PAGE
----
Yama could say nothing as Astaroth brandished the crystal sceptre of power in his gnarled hands. Despite his advanced age, the Lord’s knuckles were tensed and white as his talons gripped the fearsome tool. His still-powerful muscles bulged, and the veins in his paper-white face throbbed. He shook his star-studded black gown and riled the Devata with his displays of wrath. Astaroth’s steel-grey eyes, framed by his white bushy brows, hardened the longer Yama listened to his outpouring all but without comment. Did Yama feel intimidated? With no ifs or buts, yes, he felt intimidated. Bile rose in his throat as he tried to control his temper. Maybe by luck, but more likely by Astaroth’s intent, the meeting ended before Yama could explode. This might have been a disastrous mistake, considering the tension boiling in the room at that moment. The Lord of Stars stomped into his inner sanctum, leaving Yama to deal with his feelings and obey his orders.

The Devata took one final look around the temple, as an occasional flare escaped from the Lord’s private chamber. The décor of the room did little to put Yama at ease. The Lord coloured the projected walls a starless black for the meeting. The throne of the Lord blazed, as was normal, but the God set the fire colour to bright orange and turned the flame and lava flow to their maximum settings. The sceptre-emitted bolts of lightning left their scorch marks on the floor and ceiling where they burst out the tower. Yama yelped as a strike missed his wings by a fraction while Astaroth relayed his orders. Sweat trickled down his face after the near miss. Astaroth made his point, and Yama did not appreciate it. With the God occupying his head, he walked into the door. His anger boiled over.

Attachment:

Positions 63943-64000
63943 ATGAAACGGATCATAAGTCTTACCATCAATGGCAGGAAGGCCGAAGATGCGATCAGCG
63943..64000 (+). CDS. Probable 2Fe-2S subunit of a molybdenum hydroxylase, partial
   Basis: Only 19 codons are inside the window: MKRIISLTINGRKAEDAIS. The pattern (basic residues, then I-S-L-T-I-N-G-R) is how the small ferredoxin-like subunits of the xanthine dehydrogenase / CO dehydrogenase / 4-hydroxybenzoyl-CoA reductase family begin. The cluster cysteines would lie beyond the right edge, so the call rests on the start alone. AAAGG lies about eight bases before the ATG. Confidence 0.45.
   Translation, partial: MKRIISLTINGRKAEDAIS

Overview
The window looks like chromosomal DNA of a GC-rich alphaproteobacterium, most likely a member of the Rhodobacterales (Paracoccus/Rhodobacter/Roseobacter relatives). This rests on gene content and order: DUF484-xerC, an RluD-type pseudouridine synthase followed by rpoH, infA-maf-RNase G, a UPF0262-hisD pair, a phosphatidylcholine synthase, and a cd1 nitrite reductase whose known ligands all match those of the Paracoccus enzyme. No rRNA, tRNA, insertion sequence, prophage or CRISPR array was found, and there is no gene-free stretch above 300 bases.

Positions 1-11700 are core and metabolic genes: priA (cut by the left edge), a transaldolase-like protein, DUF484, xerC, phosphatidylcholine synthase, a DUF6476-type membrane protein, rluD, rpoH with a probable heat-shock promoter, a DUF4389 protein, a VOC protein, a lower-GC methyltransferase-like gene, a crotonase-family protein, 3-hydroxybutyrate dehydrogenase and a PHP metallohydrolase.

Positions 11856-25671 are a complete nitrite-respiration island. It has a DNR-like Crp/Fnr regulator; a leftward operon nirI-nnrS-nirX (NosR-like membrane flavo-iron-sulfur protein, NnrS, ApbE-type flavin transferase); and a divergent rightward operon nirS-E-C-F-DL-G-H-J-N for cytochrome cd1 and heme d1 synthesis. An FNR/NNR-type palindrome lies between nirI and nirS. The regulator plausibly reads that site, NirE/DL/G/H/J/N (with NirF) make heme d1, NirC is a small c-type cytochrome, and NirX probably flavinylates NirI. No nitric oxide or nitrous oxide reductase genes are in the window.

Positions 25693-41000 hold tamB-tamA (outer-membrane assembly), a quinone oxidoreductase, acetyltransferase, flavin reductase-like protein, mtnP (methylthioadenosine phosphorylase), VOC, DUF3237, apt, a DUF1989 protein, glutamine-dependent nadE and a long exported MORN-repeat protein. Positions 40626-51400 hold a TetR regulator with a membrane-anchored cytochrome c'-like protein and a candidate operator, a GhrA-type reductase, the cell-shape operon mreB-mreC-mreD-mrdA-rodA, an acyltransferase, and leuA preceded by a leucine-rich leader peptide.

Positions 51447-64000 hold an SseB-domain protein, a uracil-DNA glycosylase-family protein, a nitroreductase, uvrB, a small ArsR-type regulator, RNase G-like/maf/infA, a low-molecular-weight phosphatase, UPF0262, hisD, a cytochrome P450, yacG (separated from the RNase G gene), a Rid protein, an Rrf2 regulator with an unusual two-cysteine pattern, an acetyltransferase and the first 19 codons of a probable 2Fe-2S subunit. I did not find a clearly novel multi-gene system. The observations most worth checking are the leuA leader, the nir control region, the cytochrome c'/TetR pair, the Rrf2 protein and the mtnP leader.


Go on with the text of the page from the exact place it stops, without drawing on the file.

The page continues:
Frinx him! May he find himself outside the dome, roasting on the light side. Then he kicked the Cupid. After the diminutive helper had landed, it looked back in surprise and yelped. Fortunately for the Cupid, it scuttled away without saying anything.

Yama exploded into the exercise room in the third ring and spent an entire qress thrashing the robo-trainers. The workout failed to calm his mood, so he went another circuit. Even after a second qress, his temper had not cleared, but his breathing was becoming less tense, and the throbbing vein in his neck slowed. Sweat streamed off his body from the workout and ran down his wing feathers. In place of his seething anger, he was now hot, tired, hungry enough to eat an affenpinscher and as thirsty as a rock in the waterless and airless plains of the planet. So, after a rapid sonic shower, he went to seek solace in the lounge. Maybe one of his buddies would be there to listen while he ranted over the problems. He put on a clean toga, which turned scarlet for anger even before he could fasten it. The Devata crashed through the exit; the invisible doors opened with a shhhhh, quickly enough to avoid his piling into them for the second time that qirum. He snatched a handful of meal tablets from the dispenser on the wall. The water from the adjacent tap slopped on the floor as his hands shook and his wings wobbled. The magic liquid disappeared into the self-cleaning carpet, prompting the condescending machine voice to utter ‘thank you’. The condescending way the floor had of making Devatas feel making a mess was not their problem, annoyed him further. He kicked the wall panel under the tap.